- 12. Circuit Training. Circuit training is typically a group of approximately 10 exercises that are completed in succession and in a predetermined sequence. Each exercise is performed for a specified number of repetitions or for a set duration before a brief rest and moving onto the next exercise. Circuit training appeared in 2013 (#18) for the first time in the top 20 trends and in 2015 occupied the #14 position, up from #15 in 2014. In 2016, it was trend #18 and #19 in 2017. Circuit training was not in the top 20 fitness trends for 2021 or 2022 but was #17 for both 2018 and 2020.
- 13. Home Exercise Gyms. Home exercise gyms can use equipment such as resistance bands, free weights, cardio equipment, or many other fitness options. They can be solo or family events and self-guided or following along with online classes. This trend was a popular alternative to going to a gym during COVID-19 quarantine. Home gyms can use minimal equipment or expensive treadmills and bikes. This is the second year home exercise gyms have appeared as a fitness trend but dropped from #2 for 2022 to #13 for 2023. As the world emerges from the isolation imposed by the COVID-19 pandemic, home gym manufacturers will need to make major adjustments, including lowering the price of equipment, to convince consumers that home gyms are a better option.
- 14. Group Training. Group exercise training involves instructors teaching and leading individuals through in-person group classes (defined as more than five participants). These types of classes are designed for different fitness levels using a variety of equipment to teach many forms of exercise, from cardio-based and indoor cycling to dance-based and step classes. It was only in 2017 that group exercise training made the top 20, appearing at #6 followed by #2 in 2018 and 2019 and falling slightly to #3 for 2020. Group training fell dramatically to #17 in 2021 and #20 for 2022. The dramatic drop in the 2021 and 2022 trends survey may be the result of gyms closing or imposed mandates to limit social gatherings.
- 15. Exercise is Medicine. Exercise is Medicine (EIM) is a global health initiative that encourages physicians and other health care providers to include physical activity assessment and treatment as a standard of care when designing a treatment plan. Exercise is Medicine recommends physicians refer patients to evidence-based exercise programs and qualified health and fitness professionals. In addition, EIM recognizes health and fitness professionals as part of the health care team in their local communities. Exercise is Medicine was the #7 trend in 2017, #12 for 2018, #10 for 2019, and jumping to #6 for 2020 and #7 for 2021 before falling to #12 for 2022. A new EIM credential is now available after completion of an online course for anyone with a minimum bachelor’s degree in Exercise Science, Exercise Physiology, or Kinesiology.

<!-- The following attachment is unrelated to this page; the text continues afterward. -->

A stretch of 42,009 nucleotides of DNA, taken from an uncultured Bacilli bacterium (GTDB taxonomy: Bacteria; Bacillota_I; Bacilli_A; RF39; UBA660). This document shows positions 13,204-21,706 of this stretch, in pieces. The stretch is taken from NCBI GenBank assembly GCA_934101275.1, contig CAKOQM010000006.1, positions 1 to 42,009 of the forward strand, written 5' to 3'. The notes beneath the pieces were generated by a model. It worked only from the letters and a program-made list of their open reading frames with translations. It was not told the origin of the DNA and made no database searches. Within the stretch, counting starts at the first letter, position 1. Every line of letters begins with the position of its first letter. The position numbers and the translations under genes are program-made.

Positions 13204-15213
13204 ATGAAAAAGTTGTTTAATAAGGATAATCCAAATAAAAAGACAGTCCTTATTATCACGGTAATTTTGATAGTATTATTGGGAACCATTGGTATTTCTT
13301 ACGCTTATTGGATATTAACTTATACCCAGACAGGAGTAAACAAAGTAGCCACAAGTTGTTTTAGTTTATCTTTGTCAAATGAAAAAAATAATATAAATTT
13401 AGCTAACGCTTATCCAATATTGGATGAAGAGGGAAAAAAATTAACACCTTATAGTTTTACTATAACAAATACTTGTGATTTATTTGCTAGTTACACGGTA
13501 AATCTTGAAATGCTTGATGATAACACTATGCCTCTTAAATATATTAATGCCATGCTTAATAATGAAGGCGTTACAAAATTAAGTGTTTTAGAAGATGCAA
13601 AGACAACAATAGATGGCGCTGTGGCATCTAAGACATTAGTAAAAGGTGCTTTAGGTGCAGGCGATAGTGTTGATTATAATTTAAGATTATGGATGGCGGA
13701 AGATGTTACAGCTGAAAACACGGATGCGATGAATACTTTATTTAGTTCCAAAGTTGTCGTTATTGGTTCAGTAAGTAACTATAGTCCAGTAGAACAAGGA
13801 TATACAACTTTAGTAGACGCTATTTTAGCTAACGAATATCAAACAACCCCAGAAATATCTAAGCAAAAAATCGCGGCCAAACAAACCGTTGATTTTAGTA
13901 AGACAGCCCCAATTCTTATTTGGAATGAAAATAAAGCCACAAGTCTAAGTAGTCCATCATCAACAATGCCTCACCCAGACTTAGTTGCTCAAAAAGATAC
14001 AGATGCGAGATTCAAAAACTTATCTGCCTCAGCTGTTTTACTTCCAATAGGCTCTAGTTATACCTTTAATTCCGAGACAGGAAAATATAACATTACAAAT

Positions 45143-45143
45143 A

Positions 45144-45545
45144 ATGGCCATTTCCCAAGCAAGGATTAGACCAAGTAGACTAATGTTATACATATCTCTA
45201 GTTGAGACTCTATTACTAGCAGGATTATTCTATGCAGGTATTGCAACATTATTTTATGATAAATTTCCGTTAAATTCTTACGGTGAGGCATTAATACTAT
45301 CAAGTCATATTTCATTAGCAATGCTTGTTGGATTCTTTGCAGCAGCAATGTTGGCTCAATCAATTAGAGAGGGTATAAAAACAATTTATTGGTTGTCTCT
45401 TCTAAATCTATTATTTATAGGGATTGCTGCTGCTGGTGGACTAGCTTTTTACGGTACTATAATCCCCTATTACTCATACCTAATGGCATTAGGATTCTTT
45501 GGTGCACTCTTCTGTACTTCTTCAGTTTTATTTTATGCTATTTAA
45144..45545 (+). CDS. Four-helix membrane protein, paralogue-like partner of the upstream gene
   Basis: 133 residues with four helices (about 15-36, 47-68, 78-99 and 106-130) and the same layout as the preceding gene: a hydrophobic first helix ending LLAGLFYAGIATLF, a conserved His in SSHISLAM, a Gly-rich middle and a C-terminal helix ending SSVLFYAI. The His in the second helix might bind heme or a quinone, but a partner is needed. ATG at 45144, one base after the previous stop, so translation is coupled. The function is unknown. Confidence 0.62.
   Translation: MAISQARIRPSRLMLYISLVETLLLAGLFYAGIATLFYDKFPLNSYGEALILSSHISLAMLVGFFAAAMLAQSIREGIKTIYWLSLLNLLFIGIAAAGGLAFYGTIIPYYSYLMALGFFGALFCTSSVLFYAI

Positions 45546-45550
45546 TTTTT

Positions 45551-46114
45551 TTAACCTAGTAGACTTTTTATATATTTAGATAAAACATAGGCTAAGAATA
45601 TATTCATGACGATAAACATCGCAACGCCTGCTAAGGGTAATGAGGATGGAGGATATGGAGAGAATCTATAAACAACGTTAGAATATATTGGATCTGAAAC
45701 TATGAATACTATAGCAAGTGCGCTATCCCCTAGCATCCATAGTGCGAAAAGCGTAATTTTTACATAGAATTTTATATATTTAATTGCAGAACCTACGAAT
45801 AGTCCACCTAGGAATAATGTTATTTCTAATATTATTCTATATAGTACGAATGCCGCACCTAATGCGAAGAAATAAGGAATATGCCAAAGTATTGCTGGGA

- 16. Lifestyle Medicine. Lifestyle medicine promotes healthy behaviors as the foundation to medical care, disease prevention, and health promotion. Examples of target patient behaviors include, but are not limited to, eliminating tobacco use, improving diet, increasing physical activity, moderating alcohol consumption and stress, and enhancing social connectedness. Lifestyle medicine is the evidence-based practice of assisting individuals and their families to adopt and sustain healthy behaviors that affect health and quality of life. The survey category of lifestyle medicine appeared for the first time at #16 in 2020, #18 for 2021, and was the #19 trend in 2022 before rebounding to #16 for 2023.
- 17. Yoga. Yoga can be performed individually, in groups, and with or without a live instructor through forms such as power, hot, or restorative yoga. From the novice to the expert, instructional videos, books, and yoga certifications provide advanced techniques and practices for students at all levels. Traditional yoga includes Hatha, Vinyasa, Ashtanga, Bikram, and Iyengar, but it has taken on a variety of more recent versions and is now available as on-demand videos and books. Yoga first appeared in the top 10 on this survey in 2008, fell out of the top 20 in 2009, but made a great comeback in the 2010 (#14) and 2011 surveys (#11). Yoga has ranked as high as #7 but has been in the top 20 since 2010.
- 18. Licensure for Fitness Professionals. Some professions in the United States and around the world are regulated by licensure. This trend supports licensure of fitness professionals such as personal trainers, exercise physiologists, and clinical exercise physiologists. For example, people cannot call themselves a medical doctor or nurse without holding the appropriate state government license, and in many places, the same holds true for a physical therapist or dietitian. This is a trend in the fitness industry to pursue regulation of fitness professionals. Licensure for fitness professionals first appeared as a fitness trend in 2018 when it ranked #16, then #18 in 2019, and #15 for 2020 before settling in at #19 for 2021, and #18 for 2022.